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Open Letter to the BR Practitioner of SAA

Author :  

Tough Questions to the Business Rescue Practitioner of SAA


From: Alastair Macduff
Director: Unleash Business Services

Dear Les

I would like to congratulate you on your appointment as the business rescue practitioner (“BRP”) of SAA. It is satisfying that a member of the Turnaround Management Association of Southern Africa was chosen for this critical appointment. We know that the success of the business rescue process is dependent on the ability of the BRP to be totally independent in representing the interests of all affected parties. In the case of SAA, it is even more important that you can find answers to the tough questions that need to be asked, in order to find solutions and devise a turnaround strategy for the airline. I know that you will demand answers no matter what the implications or repercussions may be.

The public has been aware that SAA has been in distress for many years and yet the previous CEO and the board of directors did nothing to stop the bleeding and staunch the drain on cash flow. Ongoing gross mismanagement forced President Cyril Ramaphosa and Minister Pravin Gordhan to intervene and instructed the board to place the company into business rescue. The failure of SAA has resulted in what will be the biggest business rescue in South African history.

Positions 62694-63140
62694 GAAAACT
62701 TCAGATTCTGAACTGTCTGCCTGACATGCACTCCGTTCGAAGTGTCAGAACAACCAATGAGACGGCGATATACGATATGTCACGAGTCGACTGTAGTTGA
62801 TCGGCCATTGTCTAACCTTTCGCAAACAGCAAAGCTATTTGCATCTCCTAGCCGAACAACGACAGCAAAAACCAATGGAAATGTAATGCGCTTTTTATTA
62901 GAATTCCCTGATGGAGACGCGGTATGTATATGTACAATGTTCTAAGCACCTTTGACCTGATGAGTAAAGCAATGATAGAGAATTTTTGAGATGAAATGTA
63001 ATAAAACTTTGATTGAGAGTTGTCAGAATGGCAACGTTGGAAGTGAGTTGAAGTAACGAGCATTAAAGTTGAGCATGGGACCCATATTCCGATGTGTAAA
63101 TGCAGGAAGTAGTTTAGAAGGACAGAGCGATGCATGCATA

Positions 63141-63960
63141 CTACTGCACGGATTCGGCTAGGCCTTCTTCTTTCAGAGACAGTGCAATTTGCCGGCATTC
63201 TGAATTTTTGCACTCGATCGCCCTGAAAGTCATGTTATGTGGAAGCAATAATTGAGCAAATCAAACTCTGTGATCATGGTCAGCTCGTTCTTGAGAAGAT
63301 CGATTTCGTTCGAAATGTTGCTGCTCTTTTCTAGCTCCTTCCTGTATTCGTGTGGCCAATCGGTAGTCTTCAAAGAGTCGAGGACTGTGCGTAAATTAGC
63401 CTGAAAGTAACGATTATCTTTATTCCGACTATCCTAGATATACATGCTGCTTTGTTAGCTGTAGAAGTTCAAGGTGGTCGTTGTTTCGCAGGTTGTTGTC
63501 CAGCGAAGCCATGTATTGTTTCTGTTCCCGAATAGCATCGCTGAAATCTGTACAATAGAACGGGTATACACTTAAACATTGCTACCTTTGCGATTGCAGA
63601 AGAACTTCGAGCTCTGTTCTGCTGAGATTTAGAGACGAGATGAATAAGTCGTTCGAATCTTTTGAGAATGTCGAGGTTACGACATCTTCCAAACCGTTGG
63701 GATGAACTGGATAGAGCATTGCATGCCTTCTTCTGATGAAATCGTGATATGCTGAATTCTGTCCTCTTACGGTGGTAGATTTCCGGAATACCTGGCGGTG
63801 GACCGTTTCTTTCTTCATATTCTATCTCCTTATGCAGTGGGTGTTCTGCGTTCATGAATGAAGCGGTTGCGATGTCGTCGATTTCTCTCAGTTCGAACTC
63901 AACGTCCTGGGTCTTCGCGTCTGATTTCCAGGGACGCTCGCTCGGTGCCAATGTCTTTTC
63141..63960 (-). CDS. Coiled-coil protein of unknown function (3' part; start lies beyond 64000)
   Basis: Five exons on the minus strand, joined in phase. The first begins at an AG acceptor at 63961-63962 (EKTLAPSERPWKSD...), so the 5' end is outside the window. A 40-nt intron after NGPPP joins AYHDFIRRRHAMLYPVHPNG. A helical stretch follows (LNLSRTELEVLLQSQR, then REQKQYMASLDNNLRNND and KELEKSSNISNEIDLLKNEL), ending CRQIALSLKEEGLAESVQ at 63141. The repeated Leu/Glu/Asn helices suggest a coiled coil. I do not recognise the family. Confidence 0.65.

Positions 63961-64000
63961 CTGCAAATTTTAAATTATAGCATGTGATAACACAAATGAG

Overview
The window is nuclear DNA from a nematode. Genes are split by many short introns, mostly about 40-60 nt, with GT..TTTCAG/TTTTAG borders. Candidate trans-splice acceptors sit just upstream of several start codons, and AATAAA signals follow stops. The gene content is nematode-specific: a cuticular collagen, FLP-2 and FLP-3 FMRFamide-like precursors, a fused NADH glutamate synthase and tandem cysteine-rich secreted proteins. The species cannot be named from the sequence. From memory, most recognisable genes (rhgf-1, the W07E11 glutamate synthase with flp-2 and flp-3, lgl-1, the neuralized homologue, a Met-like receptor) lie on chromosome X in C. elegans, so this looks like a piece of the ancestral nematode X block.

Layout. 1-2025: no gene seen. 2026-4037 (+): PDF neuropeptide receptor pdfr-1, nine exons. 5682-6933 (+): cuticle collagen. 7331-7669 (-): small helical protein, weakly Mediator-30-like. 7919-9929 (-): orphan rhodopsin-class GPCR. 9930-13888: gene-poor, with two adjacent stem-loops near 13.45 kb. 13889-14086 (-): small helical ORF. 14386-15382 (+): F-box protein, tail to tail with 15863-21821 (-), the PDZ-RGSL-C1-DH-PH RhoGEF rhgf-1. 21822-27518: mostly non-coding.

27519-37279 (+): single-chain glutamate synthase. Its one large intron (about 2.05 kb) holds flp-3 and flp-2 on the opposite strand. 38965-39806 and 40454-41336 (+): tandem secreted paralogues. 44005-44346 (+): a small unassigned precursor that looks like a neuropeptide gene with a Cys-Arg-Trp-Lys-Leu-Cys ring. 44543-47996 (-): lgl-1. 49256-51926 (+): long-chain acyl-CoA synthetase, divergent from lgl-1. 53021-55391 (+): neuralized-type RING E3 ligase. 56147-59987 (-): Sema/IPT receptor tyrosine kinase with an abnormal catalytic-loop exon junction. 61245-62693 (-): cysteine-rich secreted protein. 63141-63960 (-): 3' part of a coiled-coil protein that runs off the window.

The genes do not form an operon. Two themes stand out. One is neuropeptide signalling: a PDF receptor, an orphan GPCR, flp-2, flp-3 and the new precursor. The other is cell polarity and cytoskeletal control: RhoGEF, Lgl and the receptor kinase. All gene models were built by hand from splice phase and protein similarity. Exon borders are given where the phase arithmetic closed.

The management dynamics at SAA will change dramatically now that they are under your control. No doubt you will appoint suitably qualified independent aviation experts to start immediate investigations into the causes of the failure of the airline. Your wide ranging powers allow you a lot of latitude in how to approach your analysis of the situation but you will be working to very tight deadlines to table your initial report to creditors. You then have to come up with a feasible business rescue plan that is acceptable to all affected parties, employees, creditors and of course the SA Government as the only shareholder.

Furthermore the BR plan will be of national interest because in a competitive market if SAA is not sustainable for the long term it is inevitable that the tax payer will carry the cost. In fact it could be argued that SAA must be sustainable in the long run on competitive a basis against other commercial airlines without government support or subsidy.

To this end some questions, relevant to a wider base of stakeholders than only those who are defined as affected parties under business rescue, come to mind.

Questions that need to be answered:

1. Can SAA be saved?
You have already started your investigation into the affairs of SAA and in terms of Chapter 6 of the Companies Act you will have to table a statement at the 1st meeting of Creditors that “there is a reasonable prospect of SAA being rescued”

  • What will be the basis of this statement?
  • Why do you think you will succeed when no-one else has been capable of doing so?

2. What are the major causes of SAA’s collapse and how will you fix the problems?

  • When will you give us a high level review of your findings?
  • - What is your strategy to save the airline?

3. How are you going to keep the SA Government and Treasury and other influential stakeholders etc from influencing your running of the BR process?